Where are we: Still in Northern Ireland. Starting at the Titanic Quarter, (cue sinking ship jokes), and then on to Antrim, Ballymena, Bushmills (whiskey!), the Giant's Causeway, Cushendall, Larne, Whitehead, Carrickfergus before returning to Belfast.
The route: Today we have 219 kilometers, heading further north and then back to Belfast along the coast. Weather may be an issue. Perhaps crosswinds will provide some excitement, but a bunch sprint is likely. The favorite of the day? Probably Marcel Kittel. Have i mentioned too many times already how I wish Cav was here?
The stage: Yesterday provided a bit more excitement than expected, with the Dan Martin crash. He is not starting today, along with Koldo Fernandez who missed the time cut. Early on, there was the usual formation of the likely to be doomed break, this time featuring Jeffry Johan Romero Corredor of Colombia, Maarten Tjallingii of Belkin Pro Cycling Team, Sander Armee of Lotto Belisol, and Andrea Fedi of Neri Sottoli - Yellow Fluo. Of course, it was raining, which led to a few rather expected crashes along the route. Meanwhile, the announcers were asking for questions on twitter: a sure sign that they expected a rather dull stage, until the finish.
Our first King of the Mountain winner: Maarten Tjallingii. A second 4th category climb would come later in the stage. A time check: the gap was around 5 and a half minutes with 79 kilometers to go. With 60 kilometers to go, it had dropped to 4 and a half minutes.
Plenty of horsepower in the #giro peloton. pic.twitter.com/zotXmVrkTd
— Dan Wuori (@dwuori) May 10, 2014
Moving along, the gap was at about three and a half minutes with 40 kilometers to go. Thirty three to go and it was down to two and a half minutes. Such it went, until towards the end, Tjallingi attempted a solo escape. He was, to the surprise of absolutely no one, caught, setting up the expected sprint finish. Also expected, the winner of the day, Marcel Kittel.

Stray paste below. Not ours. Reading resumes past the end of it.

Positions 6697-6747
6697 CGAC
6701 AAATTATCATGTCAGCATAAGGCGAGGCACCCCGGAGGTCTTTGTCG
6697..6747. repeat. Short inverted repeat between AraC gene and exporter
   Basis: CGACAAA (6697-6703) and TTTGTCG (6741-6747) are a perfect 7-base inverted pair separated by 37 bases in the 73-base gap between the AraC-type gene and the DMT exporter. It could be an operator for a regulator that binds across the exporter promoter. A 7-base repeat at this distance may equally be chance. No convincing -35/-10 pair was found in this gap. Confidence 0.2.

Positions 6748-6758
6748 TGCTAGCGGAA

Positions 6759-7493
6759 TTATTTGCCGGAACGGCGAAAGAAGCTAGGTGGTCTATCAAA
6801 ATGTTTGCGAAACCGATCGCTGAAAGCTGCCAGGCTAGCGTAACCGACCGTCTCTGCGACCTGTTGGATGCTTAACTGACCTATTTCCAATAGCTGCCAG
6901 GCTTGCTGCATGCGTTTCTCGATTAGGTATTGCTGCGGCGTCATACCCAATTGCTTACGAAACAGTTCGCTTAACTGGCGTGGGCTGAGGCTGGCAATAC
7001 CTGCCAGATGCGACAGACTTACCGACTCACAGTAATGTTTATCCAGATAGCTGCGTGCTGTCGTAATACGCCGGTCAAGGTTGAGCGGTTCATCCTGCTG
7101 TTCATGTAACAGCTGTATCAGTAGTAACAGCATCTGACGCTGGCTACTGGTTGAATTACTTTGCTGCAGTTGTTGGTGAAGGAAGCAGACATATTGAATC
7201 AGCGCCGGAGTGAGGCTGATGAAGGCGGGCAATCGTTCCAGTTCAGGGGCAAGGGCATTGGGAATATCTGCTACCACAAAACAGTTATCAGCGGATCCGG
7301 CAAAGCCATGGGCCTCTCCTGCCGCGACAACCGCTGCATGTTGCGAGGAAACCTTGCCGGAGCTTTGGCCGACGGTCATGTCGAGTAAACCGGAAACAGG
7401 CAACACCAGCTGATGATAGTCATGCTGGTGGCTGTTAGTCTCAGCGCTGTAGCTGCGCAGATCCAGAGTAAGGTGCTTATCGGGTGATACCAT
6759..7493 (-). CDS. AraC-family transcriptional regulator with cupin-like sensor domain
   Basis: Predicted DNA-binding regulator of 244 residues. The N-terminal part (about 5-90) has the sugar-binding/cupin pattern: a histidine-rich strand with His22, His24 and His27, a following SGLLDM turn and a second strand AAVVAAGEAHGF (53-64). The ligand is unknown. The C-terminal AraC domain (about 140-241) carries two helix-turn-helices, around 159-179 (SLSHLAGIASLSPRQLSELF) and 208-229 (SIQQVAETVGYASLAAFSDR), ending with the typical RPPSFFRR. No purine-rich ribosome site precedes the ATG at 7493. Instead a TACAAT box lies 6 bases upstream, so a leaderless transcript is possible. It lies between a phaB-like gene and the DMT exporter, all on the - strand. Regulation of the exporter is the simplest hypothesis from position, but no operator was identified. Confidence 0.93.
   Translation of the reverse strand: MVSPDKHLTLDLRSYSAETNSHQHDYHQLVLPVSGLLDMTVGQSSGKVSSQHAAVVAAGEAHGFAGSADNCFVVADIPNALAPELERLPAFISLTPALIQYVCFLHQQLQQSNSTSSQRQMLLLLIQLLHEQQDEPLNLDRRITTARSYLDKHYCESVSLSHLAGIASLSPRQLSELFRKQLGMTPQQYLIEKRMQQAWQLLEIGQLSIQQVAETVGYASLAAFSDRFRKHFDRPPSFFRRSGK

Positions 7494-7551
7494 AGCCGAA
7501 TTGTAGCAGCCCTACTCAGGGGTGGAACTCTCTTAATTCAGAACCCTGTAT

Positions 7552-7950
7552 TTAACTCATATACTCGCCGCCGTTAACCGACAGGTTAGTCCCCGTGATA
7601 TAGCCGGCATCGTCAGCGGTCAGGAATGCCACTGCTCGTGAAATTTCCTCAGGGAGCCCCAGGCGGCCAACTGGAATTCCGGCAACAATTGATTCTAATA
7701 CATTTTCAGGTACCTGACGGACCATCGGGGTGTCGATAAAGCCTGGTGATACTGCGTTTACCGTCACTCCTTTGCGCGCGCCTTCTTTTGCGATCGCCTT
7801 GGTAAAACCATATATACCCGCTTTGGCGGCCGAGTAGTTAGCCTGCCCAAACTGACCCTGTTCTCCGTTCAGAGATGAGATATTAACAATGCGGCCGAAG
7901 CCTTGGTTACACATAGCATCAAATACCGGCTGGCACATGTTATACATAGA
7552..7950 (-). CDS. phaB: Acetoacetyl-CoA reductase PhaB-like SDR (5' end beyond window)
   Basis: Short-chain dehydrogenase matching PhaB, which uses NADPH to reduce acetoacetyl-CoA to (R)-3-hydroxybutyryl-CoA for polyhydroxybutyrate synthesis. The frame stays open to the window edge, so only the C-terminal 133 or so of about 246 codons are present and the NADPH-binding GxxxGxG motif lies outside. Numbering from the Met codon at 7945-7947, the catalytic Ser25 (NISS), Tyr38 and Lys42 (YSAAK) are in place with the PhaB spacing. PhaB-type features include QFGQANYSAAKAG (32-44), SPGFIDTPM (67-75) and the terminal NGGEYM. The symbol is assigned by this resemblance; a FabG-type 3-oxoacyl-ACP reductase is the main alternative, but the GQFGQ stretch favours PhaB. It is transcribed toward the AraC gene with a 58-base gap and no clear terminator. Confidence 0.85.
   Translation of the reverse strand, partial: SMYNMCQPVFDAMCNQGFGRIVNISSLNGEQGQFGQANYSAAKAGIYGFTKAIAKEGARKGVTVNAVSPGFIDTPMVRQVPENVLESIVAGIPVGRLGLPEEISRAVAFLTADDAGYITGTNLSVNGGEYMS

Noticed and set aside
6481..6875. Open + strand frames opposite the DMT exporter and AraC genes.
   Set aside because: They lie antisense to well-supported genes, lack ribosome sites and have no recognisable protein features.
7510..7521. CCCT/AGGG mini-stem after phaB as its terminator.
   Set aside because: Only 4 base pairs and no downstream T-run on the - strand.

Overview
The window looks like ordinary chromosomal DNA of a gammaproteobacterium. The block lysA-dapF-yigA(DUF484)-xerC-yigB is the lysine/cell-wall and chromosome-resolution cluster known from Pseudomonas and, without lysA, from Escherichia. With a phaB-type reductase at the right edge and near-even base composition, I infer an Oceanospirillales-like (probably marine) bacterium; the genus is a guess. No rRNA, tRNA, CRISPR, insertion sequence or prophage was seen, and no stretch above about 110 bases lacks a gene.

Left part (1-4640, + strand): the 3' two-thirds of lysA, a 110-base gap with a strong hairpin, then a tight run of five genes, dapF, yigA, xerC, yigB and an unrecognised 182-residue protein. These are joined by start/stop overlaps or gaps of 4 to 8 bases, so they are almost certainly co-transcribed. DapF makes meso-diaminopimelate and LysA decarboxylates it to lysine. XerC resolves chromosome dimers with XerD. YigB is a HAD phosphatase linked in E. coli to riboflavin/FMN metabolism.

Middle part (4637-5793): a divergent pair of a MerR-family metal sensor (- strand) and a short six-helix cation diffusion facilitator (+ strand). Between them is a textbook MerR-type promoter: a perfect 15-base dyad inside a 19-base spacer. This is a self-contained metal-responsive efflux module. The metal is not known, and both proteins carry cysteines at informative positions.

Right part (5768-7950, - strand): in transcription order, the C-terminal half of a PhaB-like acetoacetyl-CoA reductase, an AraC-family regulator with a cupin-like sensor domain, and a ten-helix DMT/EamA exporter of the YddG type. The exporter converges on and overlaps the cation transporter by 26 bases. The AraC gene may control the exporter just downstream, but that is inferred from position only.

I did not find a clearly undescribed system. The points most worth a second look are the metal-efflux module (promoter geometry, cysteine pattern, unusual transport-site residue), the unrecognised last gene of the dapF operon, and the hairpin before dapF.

Kind of a dull stage, but at least they mainly stayed upright in the rain.
Stage: Marcel Kittle
Pink: Michael Matthews
The wine: Bushmills 10-Year Single Malt Whiskey, from what is probably the oldest distillery still in operation. A license to distill was granted by King James 1 in 1608. The
The Old Bushmills Distillery was registered in 1784.
From the producer: So‚ the first of the single malts‚ and one that will leave you with an exceptionally smooth finish. The distinctive Bushmills light fruity aroma travels over the lip of your tumbler to deliver 10 years of maturation mostly in bourbon seasoned barrels. That old Kentucky spirit becomes melted chocolate and honey that sits on the tongue and‚ for me‚ slightly dries the back of the throat.”
I say: Smooth and very easy to drink. Soft comes to mind. Fruity, with notes of vanilla and caramel.